The Sacramento City Council late Tuesday ordered police to release video from a February shooting between officers and a parolee in North Sacramento as quickly as possible, despite an argument from the department that it needed more time to review the footage.
The unanimous order by council members came after interim police Chief Brian Louie asked for – and was denied – a waiver to withhold 23 videos for up to 60 days while the department continued its investigation into a Feb. 10 encounter with Armani Sicilian Lee.
The Lee incident is the first shooting of a civilian by police since the city enacted a new policy requiring that video in “critical incidents” be released within 30 days of the event unless police are granted a waiver.
Lee, 28, allegedly exchanged gunfire with three officers who were attempting to detain him on a side street off Del Paso Boulevard. Lee was injured and hospitalized. He recovered and is being held without bail in the Sacramento County Main Jail, facing several felony charges, including three counts of attempted murder. No officers were shot in the encounter.
Help us deliver journalism that makes a difference in our community.
Our journalism takes a lot of time, effort, and hard work to produce. If you read and enjoy our journalism, please consider subscribing today.
Louie said he made a mistake by not reviewing the video at the start of the investigation in part because he did not realize police faced a 30-day deadline for its release.
“I claim responsibility,” Louie said of the delay.
Louie said detectives are still building a case against Lee and that the “seriousness” and “complexity” of the investigation required more time before video was released to ensure none of it could affect the case. Sacramento County District Attorney Anne Marie Schubert’s office also wrote a letter asking that the videos be withheld from the public.
Louie said investigators “just haven’t had the opportunity to review all that video in detail,” and wanted to “err on the side of caution.”
But council members said an ongoing investigation was not enough of a reason for a waiver. Councilman Jay Schenirer characterized the district attorney’s request as “basically a form letter” that could apply to any investigation.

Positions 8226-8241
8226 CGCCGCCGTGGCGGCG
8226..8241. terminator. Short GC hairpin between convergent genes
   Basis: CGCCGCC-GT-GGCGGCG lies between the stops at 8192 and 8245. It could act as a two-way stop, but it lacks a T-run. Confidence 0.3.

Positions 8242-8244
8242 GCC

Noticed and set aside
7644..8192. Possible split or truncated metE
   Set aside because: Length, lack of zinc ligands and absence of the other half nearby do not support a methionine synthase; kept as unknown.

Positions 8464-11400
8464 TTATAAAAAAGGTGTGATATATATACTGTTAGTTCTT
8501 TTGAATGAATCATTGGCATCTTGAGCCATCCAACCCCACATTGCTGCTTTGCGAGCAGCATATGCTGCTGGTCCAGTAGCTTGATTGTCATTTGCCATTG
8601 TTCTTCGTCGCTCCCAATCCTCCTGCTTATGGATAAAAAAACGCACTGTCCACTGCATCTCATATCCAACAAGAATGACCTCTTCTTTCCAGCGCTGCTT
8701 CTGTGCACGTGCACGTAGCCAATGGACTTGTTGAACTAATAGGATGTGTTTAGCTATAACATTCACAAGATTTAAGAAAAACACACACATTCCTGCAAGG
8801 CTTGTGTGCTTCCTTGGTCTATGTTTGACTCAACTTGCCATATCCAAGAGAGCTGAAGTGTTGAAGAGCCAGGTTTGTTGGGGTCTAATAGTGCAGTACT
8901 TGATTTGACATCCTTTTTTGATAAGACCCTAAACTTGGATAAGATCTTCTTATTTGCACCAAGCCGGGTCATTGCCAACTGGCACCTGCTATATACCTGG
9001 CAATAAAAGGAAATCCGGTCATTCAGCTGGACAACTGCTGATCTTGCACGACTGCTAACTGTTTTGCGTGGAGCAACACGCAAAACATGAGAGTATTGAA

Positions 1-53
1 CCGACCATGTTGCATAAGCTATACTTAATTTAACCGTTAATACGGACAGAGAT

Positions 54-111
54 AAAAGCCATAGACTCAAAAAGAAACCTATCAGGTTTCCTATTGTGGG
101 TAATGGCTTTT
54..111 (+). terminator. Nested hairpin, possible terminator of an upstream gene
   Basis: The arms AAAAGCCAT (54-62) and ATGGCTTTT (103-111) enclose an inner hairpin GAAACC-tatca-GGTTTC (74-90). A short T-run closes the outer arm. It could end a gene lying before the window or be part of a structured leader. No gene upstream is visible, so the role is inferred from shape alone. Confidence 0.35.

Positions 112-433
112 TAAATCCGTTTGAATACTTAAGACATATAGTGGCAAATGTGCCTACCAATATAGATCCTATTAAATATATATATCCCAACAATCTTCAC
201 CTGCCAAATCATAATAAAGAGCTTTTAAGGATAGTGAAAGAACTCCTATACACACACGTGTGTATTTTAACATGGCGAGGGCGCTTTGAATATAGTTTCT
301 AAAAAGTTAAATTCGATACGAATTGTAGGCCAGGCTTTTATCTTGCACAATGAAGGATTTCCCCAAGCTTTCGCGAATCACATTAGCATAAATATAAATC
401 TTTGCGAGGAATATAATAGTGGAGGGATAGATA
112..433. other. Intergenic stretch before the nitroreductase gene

Councilman Allen Warren, one of the main authors of the video release policy, said, “If we can’t release video in this case, I don’t know when we would be able to release video.”
Louie said the videos of the Lee event were 16 minutes each, for a total of about six hours. The videos are on an internal police department system and only 16 of them have been downloaded for the city’s Office of Public Safety Accountability to review. Three videos so far have been reviewed.
Louie said the department lacked the staff and technology to review and edit the videos. The city blurs the faces of officers and bystanders, but does not have equipment to blur moving video, police said.
While council members agreed the video should be released, they couldn’t agree on how much extra time was reasonable to allow the department to edit the footage.
Ultimately, the council decided not to put a time frame on the release, but Steinberg said it should be done “as soon as humanly possible.”
Councilman Larry Carr said police “are on the clock. They have already missed the deadline,” and Councilwoman Angelique Ashby warned it would be a “problem” if the release took more than two weeks.
Police are also expected to release additional video of the April shooting of Dazion Flenaugh by officers in response to a Public Records Act request by The Sacramento Bee. The department has been editing that footage for more than three months.
Earlier in the meeting, the council approved a onetime pay bump for Sacramento officers to help with retention. Sacramento pays lower wages than many surrounding law enforcement agencies, and currently has about 100 officers less than before the recession, Steinberg said.
On March 28, officers will find a $2,150 bonus in their paychecks. Police sergeants will receive $2,000 and dispatchers will get $1,000. The payments will cost the city $1.37 million.
Steinberg earlier in the day called the bonuses “deserved” and a show of “goodwill” as the union and city begin new contract negotiations next week.